Ironically,  we are torn between acknowledging a need to recognise that dinosaurs are perfectly valid for girls and populating this particular section of our site with a wider range of items.  It is a matter of managing the expectations of many parents and guardians who find our site using search engine terms when they are looking for something specific for a girl, which in many cases can be as young as three years of age and they land specifically at this part of our site, before exploring the other sections. One of the important outcomes from our research was to ensure that other areas of our site were named in non-gender bias ways, for example, we have sections dedicated to “Young Scientist” and “Young Artist”, the objective here being to help breakdown perceptions and stereotypical barriers when considering how young children develop through creative play.

If you require further information, or indeed if you have any further queries I would be more than happy to assist you where I can.  In the meantime, please feel free to visit our web log – http://blog.everythingdinosaur.co.uk this is a free resource we set up many years ago with the purpose of helping to communicate information about palaeontology and other Earth Sciences.  I am sure you will find in the huge archive a number of articles related to girls and dinosaur, including a number that acknowledge the role of women in science and reflect our positive attitudes towards encouraging young girls to take a greater interest in Earth Sciences.

Regards,

Mike Walley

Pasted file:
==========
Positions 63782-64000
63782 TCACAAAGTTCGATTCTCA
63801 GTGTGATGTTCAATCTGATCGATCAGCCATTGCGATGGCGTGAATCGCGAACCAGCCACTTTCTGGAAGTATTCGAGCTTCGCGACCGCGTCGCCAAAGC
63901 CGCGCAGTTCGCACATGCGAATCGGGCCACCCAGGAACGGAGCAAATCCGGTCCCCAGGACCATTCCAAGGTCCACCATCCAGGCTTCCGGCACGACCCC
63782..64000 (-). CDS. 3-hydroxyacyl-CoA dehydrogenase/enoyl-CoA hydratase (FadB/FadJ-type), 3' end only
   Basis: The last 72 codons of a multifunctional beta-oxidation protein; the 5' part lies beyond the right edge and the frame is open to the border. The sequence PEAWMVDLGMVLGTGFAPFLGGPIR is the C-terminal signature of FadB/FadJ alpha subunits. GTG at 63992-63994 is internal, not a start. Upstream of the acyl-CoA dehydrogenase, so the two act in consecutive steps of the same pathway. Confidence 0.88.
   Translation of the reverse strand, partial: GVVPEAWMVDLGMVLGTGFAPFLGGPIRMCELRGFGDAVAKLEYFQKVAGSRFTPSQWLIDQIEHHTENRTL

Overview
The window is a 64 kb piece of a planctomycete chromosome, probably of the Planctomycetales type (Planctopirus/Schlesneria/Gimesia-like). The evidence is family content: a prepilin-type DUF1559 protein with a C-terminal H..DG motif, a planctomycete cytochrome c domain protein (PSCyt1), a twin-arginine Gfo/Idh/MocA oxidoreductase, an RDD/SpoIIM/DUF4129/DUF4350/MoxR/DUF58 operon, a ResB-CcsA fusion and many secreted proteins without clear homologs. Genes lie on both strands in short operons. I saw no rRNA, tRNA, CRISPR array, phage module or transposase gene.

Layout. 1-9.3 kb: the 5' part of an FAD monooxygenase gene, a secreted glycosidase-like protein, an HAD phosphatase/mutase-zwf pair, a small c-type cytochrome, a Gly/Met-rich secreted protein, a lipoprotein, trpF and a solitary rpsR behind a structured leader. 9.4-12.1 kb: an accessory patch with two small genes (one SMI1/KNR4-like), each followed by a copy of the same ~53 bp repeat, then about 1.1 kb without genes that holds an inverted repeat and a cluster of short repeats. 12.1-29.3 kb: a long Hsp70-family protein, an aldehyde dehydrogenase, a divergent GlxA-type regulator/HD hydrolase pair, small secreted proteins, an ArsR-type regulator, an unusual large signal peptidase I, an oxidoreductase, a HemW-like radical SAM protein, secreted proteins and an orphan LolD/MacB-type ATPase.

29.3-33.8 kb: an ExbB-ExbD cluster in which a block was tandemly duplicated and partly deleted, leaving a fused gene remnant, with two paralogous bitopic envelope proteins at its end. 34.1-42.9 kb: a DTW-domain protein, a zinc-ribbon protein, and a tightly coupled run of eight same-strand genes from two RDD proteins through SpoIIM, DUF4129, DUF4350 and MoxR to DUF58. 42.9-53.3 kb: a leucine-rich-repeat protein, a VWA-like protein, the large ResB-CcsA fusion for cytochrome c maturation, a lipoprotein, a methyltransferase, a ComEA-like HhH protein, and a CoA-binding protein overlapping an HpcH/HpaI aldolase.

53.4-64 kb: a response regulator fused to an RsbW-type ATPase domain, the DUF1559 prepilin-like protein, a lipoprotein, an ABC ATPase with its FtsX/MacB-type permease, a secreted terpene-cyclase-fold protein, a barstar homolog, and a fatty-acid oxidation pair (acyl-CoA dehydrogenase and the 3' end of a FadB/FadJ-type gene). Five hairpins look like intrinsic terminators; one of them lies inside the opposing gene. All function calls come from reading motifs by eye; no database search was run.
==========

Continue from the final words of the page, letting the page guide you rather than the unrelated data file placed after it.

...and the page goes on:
Everything Dinosaur

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Lisa Wade is a professor of sociology at Occidental College. You can follow her on Twitter and Facebook.

Eloriane sent in a photo shoot for V Magazine (September 2009) that is both fascinating and confounding.  I noticed two things:

First, while the women are more or less fully-clothed, the men are naked.  Really naked.  Well, about as naked as they could be.  But the effect is really eerie, with one model looking like some combination of distressed, surprised, and high in most of her shots.  It’s nothing like our previous post featuring a photo shoot with clothed women and naked men, where the women appear gleeful about the situation.  To be honest, I’m not sure what to make of it, but my instinct is that, for some reason, this is not reversing the gendered power dynamic we typically see.

Coincidentally, Elle P. sent in a Dolce & Gabbana ad to similar effect.  You can see it below as well.

Second, the photo spread is titled “Wild Things” and subtitled “Adopt a Neo-Hippie, Anything Goes Approach to Dressing with Furs, Fringe, and Everything Animal Print.”  Then the photo titles refer to American Indians (“Warrior Princess,” “Navajo Sun,” and maybe “Indigo Girl”), Asians (“Eastern Promises”), Gypsies (“Gypsies, Tramps, and Thieves”), and Africans (“Tribal Council”) alongside animals (“Animal Instincts,” and “Wild Things,” of course), and Bohemians (“Boho in Paradise”; more akin to “neo-hippies”?).  So, again, we have the association of people of color with animals and human primitivity (here, here, and here)… even as no actual people of color show up in the photo shoot.

Images after the jump because WAY not safe for work:

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My friend Larry, of The Daily Mirror, found some awesome old ads for Bull Durham tobacco. Here’s the original, with both a map of North America on his side and a scrotum that is partially obscured by still clearly present:

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Here’s the version that ran from 1919-1924. Notice the difference?

1924_0323_bull_durham

No more shocking reproductive organs! Also, he doesn’t have a map of North America on his side any more. As Larry says, clearly a subversive plot to try to symbolically emasculate the U.S., probably so the socialists could take over.